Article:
The Bull at Pinehurst Farms

The Bull at Pinehurst Farms in Sheboygan County.

In a surprising late development, Milwaukee businessman Scott Molitor has withdrawn his offer to purchase The Bull at Pinehurst Farms, leaving the financially troubled Jack Nicklaus signature golf course in Sheboygan Falls in limbo once again.

Both the bankruptcy trustee appointed to oversee the sale and the attorney for Wisconsin Bank and Trust, which had agreed to accept Molitor’s $3.1 million offer despite being owed some $4.2 million by The Bull’s previous owners, said the decision came with no warning and little explanation.

Scott Molitor

Scott Molitor

Molitor’s offer to purchase The Bull had been scheduled for a hearing in federal bankruptcy court on Tuesday and closing was expected to be completed by April 30, in time for the golf course to open for the 2020 season. But bankruptcy trustee Virginia George said she was informed by a letter earlier in the week that the two companies Molitor had formed to buy the golf course and other property were withdrawing the offer.

The letter said the buyers were “not satisfied with the results of the due diligence” conducted after the offer was made, but there was no explanation of what those concerns were.

George called it “a huge setback at the last minute."

“It’s very disappointing … completely out of the blue, and 180 degrees from where we were the last time I talked to their lawyers.”

Richard Hahn, the bank’s lawyer, similarly said “it came out of left field for me as well. It was just a significant and unwelcome (development).”

The Bull at Pinehurst Farms, commonly known as The Bull, opened in 2003 on property that had once been a prominent cattle-breeding business. The first Jack Nicklaus signature design in Wisconsin, it found a place on many best-course lists but struggled financially through the years. Its principal owner, David Bachmann, was able to avoid foreclosure in 2011 but last fall was found in default on loans to Wisconsin Bank and Trust. A sheriff’s sale scheduled late last year was canceled at the last minute when Bachmann’s group filed for bankruptcy. In a statement at the time, Bachmann attributed the action to a general downturn in the sports and hospitality industry, the inability to charge sufficient fees to cover escalating expenses and consecutive years of bad weather.

Molitor’s entrance onto the scene appeared to be the lifeline the golf course needed. A spokesman for Kemper Golf, a management company Molitor brought in to help with due diligence and course maintenance during the transition, had said Molitor had not been looking to get into golf course ownership but had a friendship with Nicklaus and was attracted to The Bull because of that.

Molitor, who with his wife Lynn founded, had declined an interview request from Wisconsin.Golf during the due diligence period, which ended Wednesday, saying he wanted to wait until the deal had been completed. But in an email at the time he said, “We are excited about the possibility of owning The Bull golf course. It obviously is a great layout, facility and from a design standpoint, in my opinion, you can’t do better than Mr. Nicklaus.”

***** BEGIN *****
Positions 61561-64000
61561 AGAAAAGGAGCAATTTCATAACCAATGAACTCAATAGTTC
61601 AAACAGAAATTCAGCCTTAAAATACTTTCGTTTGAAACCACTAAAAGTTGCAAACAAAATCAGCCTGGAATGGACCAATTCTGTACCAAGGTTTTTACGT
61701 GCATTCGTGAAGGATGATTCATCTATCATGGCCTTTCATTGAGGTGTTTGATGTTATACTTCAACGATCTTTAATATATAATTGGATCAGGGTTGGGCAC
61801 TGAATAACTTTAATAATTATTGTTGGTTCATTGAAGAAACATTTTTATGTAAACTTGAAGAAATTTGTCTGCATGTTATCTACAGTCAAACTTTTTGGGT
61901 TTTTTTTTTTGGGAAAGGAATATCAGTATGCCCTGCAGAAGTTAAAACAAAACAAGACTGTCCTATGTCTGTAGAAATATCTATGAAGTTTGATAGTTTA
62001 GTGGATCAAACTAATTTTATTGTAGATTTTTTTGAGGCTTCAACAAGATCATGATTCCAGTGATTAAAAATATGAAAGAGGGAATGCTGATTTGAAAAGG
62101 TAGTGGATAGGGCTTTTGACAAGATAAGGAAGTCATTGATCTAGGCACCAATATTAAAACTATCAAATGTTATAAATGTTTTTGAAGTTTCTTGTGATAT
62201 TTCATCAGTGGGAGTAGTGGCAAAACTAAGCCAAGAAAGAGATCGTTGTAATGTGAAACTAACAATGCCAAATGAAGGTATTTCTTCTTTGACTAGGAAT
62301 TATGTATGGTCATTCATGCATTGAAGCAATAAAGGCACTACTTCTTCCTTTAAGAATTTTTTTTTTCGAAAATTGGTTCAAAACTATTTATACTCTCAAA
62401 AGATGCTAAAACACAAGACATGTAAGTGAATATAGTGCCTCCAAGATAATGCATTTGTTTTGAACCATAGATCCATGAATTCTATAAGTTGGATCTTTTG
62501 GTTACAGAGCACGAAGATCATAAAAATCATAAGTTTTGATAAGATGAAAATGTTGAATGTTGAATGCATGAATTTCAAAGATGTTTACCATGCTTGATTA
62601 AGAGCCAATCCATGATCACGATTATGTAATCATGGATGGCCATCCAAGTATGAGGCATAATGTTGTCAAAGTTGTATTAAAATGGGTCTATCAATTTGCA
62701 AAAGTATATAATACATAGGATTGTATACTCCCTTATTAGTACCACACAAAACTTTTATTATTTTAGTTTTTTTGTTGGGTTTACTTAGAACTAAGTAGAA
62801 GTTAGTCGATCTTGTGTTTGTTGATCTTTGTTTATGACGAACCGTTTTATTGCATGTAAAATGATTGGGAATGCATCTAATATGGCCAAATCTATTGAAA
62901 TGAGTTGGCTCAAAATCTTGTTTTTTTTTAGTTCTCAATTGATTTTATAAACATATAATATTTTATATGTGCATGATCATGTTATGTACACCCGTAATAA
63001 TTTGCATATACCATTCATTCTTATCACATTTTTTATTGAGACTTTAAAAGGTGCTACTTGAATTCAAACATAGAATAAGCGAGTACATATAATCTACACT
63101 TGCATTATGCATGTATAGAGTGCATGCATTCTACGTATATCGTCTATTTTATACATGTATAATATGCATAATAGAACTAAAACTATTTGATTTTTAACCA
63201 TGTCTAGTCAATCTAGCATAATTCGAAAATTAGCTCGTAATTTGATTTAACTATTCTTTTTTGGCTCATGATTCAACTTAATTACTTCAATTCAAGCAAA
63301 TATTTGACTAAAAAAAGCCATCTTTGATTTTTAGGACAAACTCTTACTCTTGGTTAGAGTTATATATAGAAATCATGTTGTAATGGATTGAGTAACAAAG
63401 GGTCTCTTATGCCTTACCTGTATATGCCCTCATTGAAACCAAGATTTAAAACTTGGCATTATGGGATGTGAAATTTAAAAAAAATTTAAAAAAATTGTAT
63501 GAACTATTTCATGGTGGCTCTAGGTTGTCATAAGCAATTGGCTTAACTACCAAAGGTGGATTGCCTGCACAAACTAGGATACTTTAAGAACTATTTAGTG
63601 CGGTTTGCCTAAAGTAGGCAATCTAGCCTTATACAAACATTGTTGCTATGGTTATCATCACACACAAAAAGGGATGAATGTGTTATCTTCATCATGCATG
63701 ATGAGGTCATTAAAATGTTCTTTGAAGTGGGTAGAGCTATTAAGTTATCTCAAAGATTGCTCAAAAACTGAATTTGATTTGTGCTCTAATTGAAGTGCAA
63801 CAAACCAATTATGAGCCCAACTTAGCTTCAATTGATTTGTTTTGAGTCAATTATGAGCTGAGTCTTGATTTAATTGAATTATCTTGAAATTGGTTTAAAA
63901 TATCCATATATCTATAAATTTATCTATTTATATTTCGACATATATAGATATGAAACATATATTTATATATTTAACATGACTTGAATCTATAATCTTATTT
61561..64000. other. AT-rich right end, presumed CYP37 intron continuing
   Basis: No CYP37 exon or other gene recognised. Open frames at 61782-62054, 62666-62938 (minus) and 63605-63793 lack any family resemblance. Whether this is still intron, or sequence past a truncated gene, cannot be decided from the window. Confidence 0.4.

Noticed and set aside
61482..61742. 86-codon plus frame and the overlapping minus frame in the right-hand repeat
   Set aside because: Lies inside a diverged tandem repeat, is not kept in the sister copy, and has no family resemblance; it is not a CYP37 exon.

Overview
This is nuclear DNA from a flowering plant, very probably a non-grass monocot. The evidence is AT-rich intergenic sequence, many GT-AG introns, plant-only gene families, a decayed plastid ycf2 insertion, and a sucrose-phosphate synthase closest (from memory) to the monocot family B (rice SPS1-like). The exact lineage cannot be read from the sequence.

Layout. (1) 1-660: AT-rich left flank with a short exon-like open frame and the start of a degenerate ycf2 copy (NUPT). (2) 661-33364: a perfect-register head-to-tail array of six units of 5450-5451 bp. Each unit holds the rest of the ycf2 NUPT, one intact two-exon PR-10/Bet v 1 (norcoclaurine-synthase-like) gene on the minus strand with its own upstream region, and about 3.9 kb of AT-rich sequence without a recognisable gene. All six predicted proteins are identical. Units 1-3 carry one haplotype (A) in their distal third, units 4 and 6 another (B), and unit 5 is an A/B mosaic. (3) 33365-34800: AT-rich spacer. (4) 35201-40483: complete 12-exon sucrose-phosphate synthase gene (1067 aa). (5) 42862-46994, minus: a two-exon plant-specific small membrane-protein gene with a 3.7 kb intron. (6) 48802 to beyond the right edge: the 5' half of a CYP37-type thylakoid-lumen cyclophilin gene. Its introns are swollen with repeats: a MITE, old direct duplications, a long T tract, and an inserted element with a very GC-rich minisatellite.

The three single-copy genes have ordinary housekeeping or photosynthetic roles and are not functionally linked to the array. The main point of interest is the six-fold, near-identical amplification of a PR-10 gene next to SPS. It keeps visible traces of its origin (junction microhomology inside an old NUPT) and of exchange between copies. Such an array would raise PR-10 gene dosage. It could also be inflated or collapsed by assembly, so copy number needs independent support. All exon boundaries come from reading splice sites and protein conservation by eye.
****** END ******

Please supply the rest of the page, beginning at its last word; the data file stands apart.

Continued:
In another email on Monday, Molitor again said he preferred to wait until the deal was completed to grant an interview but said “everything is going well.”

Hours later, George was informed the offer was being withdrawn but was given no hint of what had prompted the reversal.

“I have no visibility as to what actually happened,” she said.

What happens next is uncertain. George said she is scrambling to contact several other parties that had expressed interest in The Bull before Molitor’s offer came along.

“We’re just looking to see if any of the other parties that expressed an interest might want to step in,” she said. “I need someone to come and make an offer (but) how do I find a replacement buyer (by April 30)? The court could give us more time but I still have to find a buyer, and it’s hard to pull a buyer out of thin air.”

Hahn said the bank certainly hopes George is successful in finding a buyer.

“Banks aren’t in the business of running golf courses,” he said. He said as trustee George would have the option of running it if she chose but agreed that lawyers aren’t in the business of running golf courses, either.

“I guess we have to have some gallows humor because it’s not a good situation,” Hahn said.

Hahn said it’s possible that the COVID-19 situation might have figured in the decision to terminate the offer – Molitor’s withdrawal letter preceded the governor’s decision to allow golf courses to open next week – or that some unexpected environmental issues were found during due diligence. But he said there has been no explanation from Molitor’s side.

If George is able to find another buyer “we’ll certainly hope that it comes in at $3.1 (million),” Hahn said. If an offer is for less, he said, “we’ll certainly have to consider our options. The bank would have to consider whether to take it back or consider another (lower) offer.”

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